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Charlotte Continues to Lead NC in Job Growth

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The US Conference of Mayors has released its Metro Economies report on job creation gain/loss. Charlotte by a wide margin continues to lead in job creation NC in both numbers and percentage. Here are the comparisons to the rest of NC.

Change in Metro Employment 2001 - 2004

Metro, Jobs in 2001, Jobs in 2004, Change, Percentage

  1. Charlotte, 836.3, 851.4, 15,110, 1.81%

  2. Fayetteville, 114.2, 116.2, 1970, 1.72%

  3. Wilmington, 118.1, 119.7, 1,640, 1.39%

  4. Asheville, 112.2, 113.6, 1,370, 1.22%

  5. Raleigh-Durham, 691.0, 697.6, 6,570, 0.95%

  6. Jacksonville, 43.5, 42.1, -340,-0.80%

  7. Greenville, 69.8, 68.8, -1,020,-1.46%

  8. Greensboro, 667.9, 633.9, -33,970,-5.09%

  9. Rocky Mount, 70.5, 66.3, -4,210,-5.97%

  10. Hickory, 191.4, 168.5, -22,880,-11.96%

Greensboro's loss of 34,000 jobs and Hickory's 23,000 jobs is staggering and I wonder if that is partially responsible for the growth in Charlotte?

This is how Charlotte compared to SC. Note that Myrtle Beach added almost as many jobs as Charlotte even though its job market is 8X smaller.

  1. Myrtle Beach, 102.4, 116.5, 14,090, 13.75%

  2. Florence, 66.1, 70.1, 4,000, 6.06%

  3. Charleston, 255.9, 266.4, 10,510, 4.11%

  4. Sumter, 42.3, 42.6, 230, 0.63%

  5. Columbia, 311.7, 304.7, -6,950,-2.23%

  6. Greenville, 488.8, 470.0, -29,840,-5.97%

Nationally Charlotte ranks 25 of 318 in the nation for job creation during this period. (all metros ranked)

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And just in case anyone is wondering, these stats are for MSAs according to the 2000 US Census designations, meaning Greensboro, Winston-Salem, and High Point are included as one metropolitan area.

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That kind of underscores why NC is throwing money at bringing jobs to the Triad.

It will be interesting to see how the growth numbers change for 2005 and 2006. BofA missed estimates for the first time in years, and Wachovia has begun weaving offshored jobs into their employment strategies. The banking industry kind of saved this area during the time frame above, as banks were doing pretty well through that period.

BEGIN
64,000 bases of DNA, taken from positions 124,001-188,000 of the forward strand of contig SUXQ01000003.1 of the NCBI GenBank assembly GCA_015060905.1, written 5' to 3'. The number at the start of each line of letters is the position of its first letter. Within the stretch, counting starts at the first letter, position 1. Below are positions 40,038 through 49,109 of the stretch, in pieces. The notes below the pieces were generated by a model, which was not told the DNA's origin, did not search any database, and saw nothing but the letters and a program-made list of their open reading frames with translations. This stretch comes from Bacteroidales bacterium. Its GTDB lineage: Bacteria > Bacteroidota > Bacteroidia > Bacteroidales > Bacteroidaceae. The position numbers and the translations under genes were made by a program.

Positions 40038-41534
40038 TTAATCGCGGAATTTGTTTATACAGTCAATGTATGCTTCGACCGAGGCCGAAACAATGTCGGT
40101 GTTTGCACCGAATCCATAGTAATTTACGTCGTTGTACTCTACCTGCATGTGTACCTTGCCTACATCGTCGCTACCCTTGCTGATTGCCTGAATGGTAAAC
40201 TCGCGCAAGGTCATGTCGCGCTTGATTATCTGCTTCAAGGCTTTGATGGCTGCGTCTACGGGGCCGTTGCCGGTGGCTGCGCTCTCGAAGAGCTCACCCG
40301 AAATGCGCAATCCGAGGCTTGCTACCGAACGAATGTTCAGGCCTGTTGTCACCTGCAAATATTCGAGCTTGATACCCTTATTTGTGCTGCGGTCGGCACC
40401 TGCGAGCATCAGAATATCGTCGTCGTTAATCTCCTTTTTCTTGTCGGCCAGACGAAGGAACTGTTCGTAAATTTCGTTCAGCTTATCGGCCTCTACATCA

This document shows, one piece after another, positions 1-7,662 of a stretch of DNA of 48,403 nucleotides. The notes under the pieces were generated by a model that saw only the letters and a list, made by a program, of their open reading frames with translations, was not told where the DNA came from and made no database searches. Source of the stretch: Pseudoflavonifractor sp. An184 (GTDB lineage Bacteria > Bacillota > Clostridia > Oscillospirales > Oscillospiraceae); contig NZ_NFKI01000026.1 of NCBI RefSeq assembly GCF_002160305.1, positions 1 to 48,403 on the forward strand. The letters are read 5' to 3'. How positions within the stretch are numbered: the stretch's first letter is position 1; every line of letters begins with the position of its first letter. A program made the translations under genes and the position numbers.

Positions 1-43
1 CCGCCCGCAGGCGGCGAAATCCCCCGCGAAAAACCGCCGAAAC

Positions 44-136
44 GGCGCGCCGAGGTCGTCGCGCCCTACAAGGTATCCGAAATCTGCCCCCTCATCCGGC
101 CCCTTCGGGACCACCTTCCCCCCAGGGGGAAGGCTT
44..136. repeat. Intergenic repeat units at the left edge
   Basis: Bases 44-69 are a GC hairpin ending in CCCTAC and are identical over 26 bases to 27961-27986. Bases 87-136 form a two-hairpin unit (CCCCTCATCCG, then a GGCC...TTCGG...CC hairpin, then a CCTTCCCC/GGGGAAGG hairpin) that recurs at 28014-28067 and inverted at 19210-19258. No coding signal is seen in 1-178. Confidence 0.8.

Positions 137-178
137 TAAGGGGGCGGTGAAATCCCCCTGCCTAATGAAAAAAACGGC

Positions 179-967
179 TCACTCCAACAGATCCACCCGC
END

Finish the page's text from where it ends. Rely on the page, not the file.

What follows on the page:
Places with textiles, tobacco, and other manufacturing jobs were most affected during the 2001-2004 time frame.

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I think that most of the growth is coming from smaller companies that are locating here due to the good environment (economic, business, living, etc) in the Charlotte area. Just this morning there is a pretty good article in the paper about an automobile company that moved from Van Nuys California that develops alternative energy cars. We keep hearing of announcements of companies moving here every couple of weeks.

I am also aware of a automobile parts manufacturing plant in the area that just doubled the size of its plant, ironically due in part to GM and Ford outsoucing more it its work to independants.

It's my opinion this diversification is good as we don't want the area to rely on 1 or 2 industries.

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I'm skeptical that Greensboro is doing that poorly. There is still growth and sprawl galore, and the paper has several pages of jobs in the classifieds.

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I agree that diversification is good. I think you are right that small businesses provided the foundation for the large job increases in the last few years. Our numbers were helped, though, by continued hiring by the banks even when much of the rest of the US economy was in doldrums.

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